If a person is found to have reckless dealt with proceeds of crime the maximum of penalty is 10 years imprisonment. If a person is found to have knowingly dealt with proceeds of crime the maximum penalty is 15 years imprisonment. If a person is found to have concealed proceeds of crime the maximum penalty is 20 years imprisonment.
The Crimes Act 1900 also captures dealing in property where there is “reasonable grounds” to suspect the property is proceeds of crime, albeit with a much lower maximum penalty.
Green & Associates Solicitors Experience and Success
- In addition to the below, we have had $50,000 returned to a client after being charged with proceeds of crime in connection with commercial drug supply, other drug possession, possession of goods in custody, weapons and firearms, even after pleading guilty to the drug supply charges;
- Our defence lawyers have raised successful defences to an application for possession of a client’s house even though it was raided and contained a pill press, clandestine lab operating, marijuana and bong, firearm and the client was the only person on title with a history of prison time for drug supply almost two decades prior and no history of employment since.
Client Charged with 21 Separate Fraud Offences – Sentence Negotiation and Successful Appeal
In a recent fraud matter that carried significant financial implications on our client, our criminal defence lawyers immediately set to work, conducting a comprehensive review of the evidence, and exploring potential avenues for mitigation.
Through skilful negotiations with the prosecution, we were able to reduce the charged amount from $19,000 down to $13,000.
The case then proceeded to the Local Court, where our client was ultimately sentenced to a Community Corrections Order for a period of nine months. While this outcome represented a positive step in reducing the impact of the charges, we believed that a more favorable resolution was possible.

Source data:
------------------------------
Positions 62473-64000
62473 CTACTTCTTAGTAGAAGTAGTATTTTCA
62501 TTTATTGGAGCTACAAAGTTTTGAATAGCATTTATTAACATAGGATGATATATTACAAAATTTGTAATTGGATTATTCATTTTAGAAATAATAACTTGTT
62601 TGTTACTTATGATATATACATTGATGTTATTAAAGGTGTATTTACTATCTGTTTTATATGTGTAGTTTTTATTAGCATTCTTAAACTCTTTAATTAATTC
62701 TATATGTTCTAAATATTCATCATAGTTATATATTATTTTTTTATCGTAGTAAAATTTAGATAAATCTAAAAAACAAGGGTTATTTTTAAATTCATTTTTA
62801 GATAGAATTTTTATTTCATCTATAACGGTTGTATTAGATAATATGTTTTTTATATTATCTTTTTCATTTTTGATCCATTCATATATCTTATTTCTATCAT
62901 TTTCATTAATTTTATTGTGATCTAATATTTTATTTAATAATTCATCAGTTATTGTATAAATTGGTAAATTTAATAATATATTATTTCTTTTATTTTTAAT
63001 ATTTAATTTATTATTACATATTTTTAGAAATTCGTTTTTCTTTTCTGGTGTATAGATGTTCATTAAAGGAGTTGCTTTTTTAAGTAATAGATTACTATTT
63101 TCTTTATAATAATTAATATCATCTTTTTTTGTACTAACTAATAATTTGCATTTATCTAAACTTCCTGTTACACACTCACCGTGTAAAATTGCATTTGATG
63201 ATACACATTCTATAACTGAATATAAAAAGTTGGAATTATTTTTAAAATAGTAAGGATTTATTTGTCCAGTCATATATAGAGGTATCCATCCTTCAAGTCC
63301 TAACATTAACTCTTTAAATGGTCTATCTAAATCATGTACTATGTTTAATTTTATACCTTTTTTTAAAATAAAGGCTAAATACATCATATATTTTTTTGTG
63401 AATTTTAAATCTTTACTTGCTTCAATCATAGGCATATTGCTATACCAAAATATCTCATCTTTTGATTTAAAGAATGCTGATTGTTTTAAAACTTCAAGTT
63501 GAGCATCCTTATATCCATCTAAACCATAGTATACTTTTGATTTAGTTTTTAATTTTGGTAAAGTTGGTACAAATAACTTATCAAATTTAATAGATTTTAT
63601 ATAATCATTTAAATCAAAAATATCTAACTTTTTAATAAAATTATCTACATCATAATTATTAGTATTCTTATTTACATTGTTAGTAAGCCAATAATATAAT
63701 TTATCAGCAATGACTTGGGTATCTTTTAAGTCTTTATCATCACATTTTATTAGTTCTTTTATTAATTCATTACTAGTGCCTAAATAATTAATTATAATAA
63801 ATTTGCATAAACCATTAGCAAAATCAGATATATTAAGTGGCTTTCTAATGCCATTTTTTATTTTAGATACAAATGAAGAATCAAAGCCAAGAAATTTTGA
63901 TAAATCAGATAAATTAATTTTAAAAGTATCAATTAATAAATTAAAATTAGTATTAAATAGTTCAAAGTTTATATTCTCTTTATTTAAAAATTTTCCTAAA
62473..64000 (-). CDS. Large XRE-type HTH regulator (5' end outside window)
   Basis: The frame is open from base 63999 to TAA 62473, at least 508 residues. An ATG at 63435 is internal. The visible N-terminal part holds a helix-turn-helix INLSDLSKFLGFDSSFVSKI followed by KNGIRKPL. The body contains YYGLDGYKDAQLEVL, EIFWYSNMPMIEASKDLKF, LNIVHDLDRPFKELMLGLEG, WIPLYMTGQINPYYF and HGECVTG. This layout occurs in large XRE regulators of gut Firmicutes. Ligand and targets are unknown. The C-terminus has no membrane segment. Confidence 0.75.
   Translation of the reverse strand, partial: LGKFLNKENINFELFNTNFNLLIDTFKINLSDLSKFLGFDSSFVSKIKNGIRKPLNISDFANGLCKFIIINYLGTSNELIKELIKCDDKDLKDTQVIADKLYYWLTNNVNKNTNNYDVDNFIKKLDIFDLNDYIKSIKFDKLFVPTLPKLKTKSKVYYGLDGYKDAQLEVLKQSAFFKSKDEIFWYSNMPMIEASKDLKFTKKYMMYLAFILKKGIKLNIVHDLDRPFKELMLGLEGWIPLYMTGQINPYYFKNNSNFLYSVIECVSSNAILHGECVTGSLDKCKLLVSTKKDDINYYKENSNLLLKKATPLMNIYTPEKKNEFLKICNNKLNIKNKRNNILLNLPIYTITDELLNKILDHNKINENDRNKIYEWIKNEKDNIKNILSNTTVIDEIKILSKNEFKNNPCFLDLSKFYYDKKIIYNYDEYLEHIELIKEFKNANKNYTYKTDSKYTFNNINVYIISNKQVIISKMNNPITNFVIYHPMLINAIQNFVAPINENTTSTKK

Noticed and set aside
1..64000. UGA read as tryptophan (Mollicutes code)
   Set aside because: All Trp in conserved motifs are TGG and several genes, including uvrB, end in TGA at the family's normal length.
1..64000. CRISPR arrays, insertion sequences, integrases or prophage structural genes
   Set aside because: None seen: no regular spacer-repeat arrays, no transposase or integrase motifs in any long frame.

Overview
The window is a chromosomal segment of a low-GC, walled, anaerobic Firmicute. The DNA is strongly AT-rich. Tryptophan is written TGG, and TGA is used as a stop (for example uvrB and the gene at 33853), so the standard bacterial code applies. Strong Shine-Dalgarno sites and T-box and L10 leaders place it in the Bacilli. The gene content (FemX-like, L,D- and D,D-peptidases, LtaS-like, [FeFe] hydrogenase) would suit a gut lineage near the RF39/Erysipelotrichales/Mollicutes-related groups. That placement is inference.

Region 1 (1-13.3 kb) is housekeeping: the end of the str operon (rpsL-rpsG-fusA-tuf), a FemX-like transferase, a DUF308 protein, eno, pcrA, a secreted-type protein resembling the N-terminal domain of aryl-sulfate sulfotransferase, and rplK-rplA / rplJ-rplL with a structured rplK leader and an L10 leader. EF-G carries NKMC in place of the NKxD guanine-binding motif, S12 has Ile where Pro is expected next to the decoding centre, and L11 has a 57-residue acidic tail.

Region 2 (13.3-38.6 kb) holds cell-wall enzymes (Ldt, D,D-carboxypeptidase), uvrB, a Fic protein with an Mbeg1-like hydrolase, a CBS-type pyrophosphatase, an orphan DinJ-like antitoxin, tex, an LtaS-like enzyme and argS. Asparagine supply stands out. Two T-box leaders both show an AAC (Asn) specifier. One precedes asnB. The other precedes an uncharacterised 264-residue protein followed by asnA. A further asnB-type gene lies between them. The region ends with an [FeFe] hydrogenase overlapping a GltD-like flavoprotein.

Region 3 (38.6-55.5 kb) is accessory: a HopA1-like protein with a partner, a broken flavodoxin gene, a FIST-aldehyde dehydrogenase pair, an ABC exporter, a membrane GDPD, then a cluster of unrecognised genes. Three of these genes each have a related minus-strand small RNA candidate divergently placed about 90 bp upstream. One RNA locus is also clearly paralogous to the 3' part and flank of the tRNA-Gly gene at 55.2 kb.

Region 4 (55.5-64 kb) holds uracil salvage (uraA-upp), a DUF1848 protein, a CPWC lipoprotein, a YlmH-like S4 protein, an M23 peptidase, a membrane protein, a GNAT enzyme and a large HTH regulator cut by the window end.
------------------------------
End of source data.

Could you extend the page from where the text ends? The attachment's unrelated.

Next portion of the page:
With this conviction in mind, our legal team appealed the sentence to the District Court, seeking a more lenient outcome that would not result in a criminal conviction for our client. Our efforts were rewarded with a Conditional Release Order for two years. This result was particularly significant as it meant that our client could move forward without the burden of a criminal record and its associated consequences.
Our success in negotiating the reduced charge and securing a Conditional Release Order in the District Court marked a significant legal victory, allowing our client to put this legal ordeal behind them and maintain their future prospects and opportunities.
At Green & Associates Solicitors, we act for the full range of matters that relate to employment law. We are uniquely placed to advise and act for any person or business.
We provide in-house advice to companies on a range of matters, including:
- employment-law issues (i.e. enforcing or dispute a restraint of trade clause for previous or new employees);
- compliance and regulatory issues (i.e. licencing and underquoting breaches)
- criminal matters;
- property matters;
- defamation proceedings; and
- all types of commercial matters (i.e. drafting shareholder agreements).